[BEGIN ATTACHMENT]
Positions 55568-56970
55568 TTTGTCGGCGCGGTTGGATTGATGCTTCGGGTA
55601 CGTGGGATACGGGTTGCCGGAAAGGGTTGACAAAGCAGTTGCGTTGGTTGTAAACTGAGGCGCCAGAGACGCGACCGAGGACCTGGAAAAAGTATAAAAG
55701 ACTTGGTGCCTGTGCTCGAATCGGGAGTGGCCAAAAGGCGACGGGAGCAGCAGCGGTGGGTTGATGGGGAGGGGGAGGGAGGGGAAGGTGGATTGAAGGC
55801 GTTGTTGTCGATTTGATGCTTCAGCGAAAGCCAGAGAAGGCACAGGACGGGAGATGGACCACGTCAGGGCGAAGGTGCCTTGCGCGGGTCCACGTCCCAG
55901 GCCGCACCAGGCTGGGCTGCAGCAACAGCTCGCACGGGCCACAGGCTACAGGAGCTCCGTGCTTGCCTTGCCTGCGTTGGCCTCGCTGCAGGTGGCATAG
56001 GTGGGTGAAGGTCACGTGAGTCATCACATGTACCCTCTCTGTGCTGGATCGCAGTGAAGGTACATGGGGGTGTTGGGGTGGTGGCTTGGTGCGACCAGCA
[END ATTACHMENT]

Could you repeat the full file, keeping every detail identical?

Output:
Positions 55568-56970
55568 TTTGTCGGCGCGGTTGGATTGATGCTTCGGGTA
55601 CGTGGGATACGGGTTGCCGGAAAGGGTTGACAAAGCAGTTGCGTTGGTTGTAAACTGAGGCGCCAGAGACGCGACCGAGGACCTGGAAAAAGTATAAAAG
55701 ACTTGGTGCCTGTGCTCGAATCGGGAGTGGCCAAAAGGCGACGGGAGCAGCAGCGGTGGGTTGATGGGGAGGGGGAGGGAGGGGAAGGTGGATTGAAGGC
55801 GTTGTTGTCGATTTGATGCTTCAGCGAAAGCCAGAGAAGGCACAGGACGGGAGATGGACCACGTCAGGGCGAAGGTGCCTTGCGCGGGTCCACGTCCCAG
55901 GCCGCACCAGGCTGGGCTGCAGCAACAGCTCGCACGGGCCACAGGCTACAGGAGCTCCGTGCTTGCCTTGCCTGCGTTGGCCTCGCTGCAGGTGGCATAG
56001 GTGGGTGAAGGTCACGTGAGTCATCACATGTACCCTCTCTGTGCTGGATCGCAGTGAAGGTACATGGGGGTGTTGGGGTGGTGGCTTGGTGCGACCAGCA